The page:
My mother, responding in the morning, concurred with my analysis, although I would tell she took the whole thing with a pinch of salt – she does that when I get overly philosophical. And in fairness, New York will certainly thrill even the most jaded of visitors: you don’t need to be freshly bedridden to find a million things to love. But the Camberwell Effect would probably have flourished even if I’d stayed in London, wandering up and down the same old streets. Anything is better than being stuck in my house, bored by Netflix and frustrated by my body’s failure to snap to, in a way only a person historically blessed with good health can be.

These are a few of my favourite things: The first coffee of the morning. Reading great non-fiction in bed. My best friend of 16 years; how our lives are in a striking moment of synchronicity right now. Walking along the canal by my flat. Pho on Kingsland Road. Texting with my best mate; he’s back after we almost ruined it by hooking up but now it’s the way it was always supposed to be. Cocktails with rum. Soda water that fizzes against the roof of the mouth. Working on something I really enjoy; that feeling like it’s going right. Sunshine in the city. The lush, humid feeling of London in the summer. A man who knows exactly what to do. A really great shower. To be well enough to be in the world.

They say that if you start listing nice things every day, soon you’ll find yourself looking for those things and it will change how you see the world. It’s certainly possible to train yourself to be appreciative of a full decade of good showers. Not that I remember most of them – with a few exceptions, they’ve blurred into sameness. The same goes for that first cup of coffee in the morning, sipped in silence as it wakes me up, bringing with it the promise of the day. It is a perfect pleasure, in part because it’s so very simple. I didn’t even have to do anything to feel like this – there’s no Camberwell Effect at work here. There are certainly things I love just as much as this early morning caffeine jolt to the system, but nothing that’s quite so lovely in its uncomplicated nature. Maybe that’s just caffeine addiction for you, but it’s good nonetheless and I try not to be suspicious of good things.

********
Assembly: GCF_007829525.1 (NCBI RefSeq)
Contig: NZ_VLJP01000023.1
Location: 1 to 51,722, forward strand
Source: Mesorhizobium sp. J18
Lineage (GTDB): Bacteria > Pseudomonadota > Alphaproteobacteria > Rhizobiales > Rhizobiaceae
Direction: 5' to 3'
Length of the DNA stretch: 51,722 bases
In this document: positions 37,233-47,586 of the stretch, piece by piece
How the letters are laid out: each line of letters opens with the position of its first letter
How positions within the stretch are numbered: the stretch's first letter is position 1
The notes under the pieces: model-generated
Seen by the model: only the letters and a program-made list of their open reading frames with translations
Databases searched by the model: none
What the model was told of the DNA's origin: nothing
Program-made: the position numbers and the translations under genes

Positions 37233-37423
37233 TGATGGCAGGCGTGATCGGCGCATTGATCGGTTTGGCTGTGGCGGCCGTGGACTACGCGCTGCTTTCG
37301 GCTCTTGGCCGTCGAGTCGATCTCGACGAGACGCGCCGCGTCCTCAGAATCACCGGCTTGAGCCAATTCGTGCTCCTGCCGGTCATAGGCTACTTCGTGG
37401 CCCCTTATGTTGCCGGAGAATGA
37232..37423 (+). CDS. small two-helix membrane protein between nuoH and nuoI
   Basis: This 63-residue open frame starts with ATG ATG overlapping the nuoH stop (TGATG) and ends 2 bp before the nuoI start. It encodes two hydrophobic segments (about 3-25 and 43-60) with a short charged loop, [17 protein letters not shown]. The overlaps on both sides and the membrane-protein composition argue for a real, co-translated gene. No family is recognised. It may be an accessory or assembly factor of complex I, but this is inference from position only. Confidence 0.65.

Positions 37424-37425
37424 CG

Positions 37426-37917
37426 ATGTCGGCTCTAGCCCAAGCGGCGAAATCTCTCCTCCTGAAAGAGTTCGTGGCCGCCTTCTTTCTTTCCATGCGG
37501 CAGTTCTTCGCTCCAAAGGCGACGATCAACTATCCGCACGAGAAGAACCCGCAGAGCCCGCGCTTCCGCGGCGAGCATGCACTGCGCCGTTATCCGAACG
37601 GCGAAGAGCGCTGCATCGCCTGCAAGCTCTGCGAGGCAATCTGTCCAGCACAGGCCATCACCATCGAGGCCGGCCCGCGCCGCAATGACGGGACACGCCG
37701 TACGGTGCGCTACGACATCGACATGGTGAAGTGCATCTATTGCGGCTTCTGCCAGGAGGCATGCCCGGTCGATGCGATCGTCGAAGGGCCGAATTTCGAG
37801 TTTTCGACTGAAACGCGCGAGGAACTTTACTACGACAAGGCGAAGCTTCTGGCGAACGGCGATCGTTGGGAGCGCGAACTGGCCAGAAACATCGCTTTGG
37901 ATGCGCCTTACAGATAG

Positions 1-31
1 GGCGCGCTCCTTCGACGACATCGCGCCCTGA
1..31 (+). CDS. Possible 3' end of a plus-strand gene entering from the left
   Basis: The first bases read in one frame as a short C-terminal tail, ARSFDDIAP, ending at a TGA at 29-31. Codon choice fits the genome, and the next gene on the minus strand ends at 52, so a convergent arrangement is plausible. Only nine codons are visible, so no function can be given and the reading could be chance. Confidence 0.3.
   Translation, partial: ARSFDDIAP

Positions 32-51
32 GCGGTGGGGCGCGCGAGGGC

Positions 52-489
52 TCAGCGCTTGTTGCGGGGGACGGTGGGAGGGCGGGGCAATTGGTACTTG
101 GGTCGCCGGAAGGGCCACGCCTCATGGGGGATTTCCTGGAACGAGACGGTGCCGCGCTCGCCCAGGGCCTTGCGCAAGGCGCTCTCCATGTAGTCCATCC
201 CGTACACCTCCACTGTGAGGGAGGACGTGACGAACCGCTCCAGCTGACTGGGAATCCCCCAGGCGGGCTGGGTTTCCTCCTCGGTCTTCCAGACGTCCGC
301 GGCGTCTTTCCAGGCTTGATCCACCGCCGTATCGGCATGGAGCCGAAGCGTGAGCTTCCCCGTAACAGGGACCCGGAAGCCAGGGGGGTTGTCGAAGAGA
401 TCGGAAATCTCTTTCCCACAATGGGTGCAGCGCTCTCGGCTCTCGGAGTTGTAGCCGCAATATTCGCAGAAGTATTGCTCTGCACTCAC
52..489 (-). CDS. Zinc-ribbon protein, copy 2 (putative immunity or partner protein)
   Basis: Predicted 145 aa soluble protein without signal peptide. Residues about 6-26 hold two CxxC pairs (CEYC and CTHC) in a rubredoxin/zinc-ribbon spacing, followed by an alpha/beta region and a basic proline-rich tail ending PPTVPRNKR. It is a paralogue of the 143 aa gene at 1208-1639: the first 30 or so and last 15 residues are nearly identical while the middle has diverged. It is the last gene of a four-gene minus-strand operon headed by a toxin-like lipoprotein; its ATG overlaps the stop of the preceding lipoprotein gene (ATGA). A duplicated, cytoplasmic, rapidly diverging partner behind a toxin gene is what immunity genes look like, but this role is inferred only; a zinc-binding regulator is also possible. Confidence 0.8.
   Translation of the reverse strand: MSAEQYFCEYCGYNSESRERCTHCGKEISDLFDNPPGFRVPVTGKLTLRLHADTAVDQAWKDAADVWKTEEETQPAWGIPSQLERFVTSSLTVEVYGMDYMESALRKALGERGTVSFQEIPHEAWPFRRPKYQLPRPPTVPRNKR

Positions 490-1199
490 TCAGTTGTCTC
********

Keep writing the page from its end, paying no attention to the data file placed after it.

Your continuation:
Back in London, I was walking along the road the other night, the weekend was just starting and my hair has been on excellent run lately. It was still wet, fresh from yet another hands-free shower, but it wouldn’t take long in the warm evening. Then “The Jean Genie” came on in my earbuds, and I emptied my coffee as I felt my pace quicken. It was a perfect moment: I was alone, about to see someone I love. It wouldn’t last long, but it happens all the time, over and over.

Published by Jessica Furseth

Journalist; Londoner.